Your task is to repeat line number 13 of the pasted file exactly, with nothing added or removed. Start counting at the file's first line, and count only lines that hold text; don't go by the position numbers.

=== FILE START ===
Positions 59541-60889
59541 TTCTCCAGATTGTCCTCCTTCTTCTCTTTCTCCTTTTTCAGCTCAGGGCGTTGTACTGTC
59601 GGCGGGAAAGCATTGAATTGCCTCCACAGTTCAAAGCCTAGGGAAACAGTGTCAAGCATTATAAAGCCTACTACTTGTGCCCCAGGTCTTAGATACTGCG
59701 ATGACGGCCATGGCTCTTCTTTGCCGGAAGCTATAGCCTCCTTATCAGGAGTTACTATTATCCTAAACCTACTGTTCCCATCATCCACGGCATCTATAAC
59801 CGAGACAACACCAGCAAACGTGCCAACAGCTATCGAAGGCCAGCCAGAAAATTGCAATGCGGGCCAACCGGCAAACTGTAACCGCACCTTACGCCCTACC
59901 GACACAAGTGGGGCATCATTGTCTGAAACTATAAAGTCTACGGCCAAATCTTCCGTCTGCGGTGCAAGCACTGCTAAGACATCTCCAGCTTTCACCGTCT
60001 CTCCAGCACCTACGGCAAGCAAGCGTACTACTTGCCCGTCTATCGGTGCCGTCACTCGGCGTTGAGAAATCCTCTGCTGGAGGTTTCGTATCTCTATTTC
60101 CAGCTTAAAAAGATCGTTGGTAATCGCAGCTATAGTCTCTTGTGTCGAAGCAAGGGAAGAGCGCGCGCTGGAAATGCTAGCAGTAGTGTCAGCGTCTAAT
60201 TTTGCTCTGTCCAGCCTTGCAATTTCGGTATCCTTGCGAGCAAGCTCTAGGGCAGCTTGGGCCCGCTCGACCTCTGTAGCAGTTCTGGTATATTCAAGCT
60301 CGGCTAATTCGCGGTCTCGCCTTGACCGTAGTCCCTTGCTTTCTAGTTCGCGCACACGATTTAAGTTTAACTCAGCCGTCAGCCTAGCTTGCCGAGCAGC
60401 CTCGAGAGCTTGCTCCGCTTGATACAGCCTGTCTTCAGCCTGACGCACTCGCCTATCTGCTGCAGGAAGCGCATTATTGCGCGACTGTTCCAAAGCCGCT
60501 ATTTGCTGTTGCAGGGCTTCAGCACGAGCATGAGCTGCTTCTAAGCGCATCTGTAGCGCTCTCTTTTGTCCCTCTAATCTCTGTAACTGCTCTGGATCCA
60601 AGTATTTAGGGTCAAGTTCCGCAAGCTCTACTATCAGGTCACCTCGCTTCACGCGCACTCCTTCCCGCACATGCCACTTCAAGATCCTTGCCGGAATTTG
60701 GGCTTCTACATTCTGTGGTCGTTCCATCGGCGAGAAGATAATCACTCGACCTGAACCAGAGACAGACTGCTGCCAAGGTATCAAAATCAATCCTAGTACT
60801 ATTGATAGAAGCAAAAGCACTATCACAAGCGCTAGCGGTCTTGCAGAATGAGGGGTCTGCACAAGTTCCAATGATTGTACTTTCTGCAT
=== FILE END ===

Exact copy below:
60601 AGTATTTAGGGTCAAGTTCCGCAAGCTCTACTATCAGGTCACCTCGCTTCACGCGCACTCCTTCCCGCACATGCCACTTCAAGATCCTTGCCGGAATTTG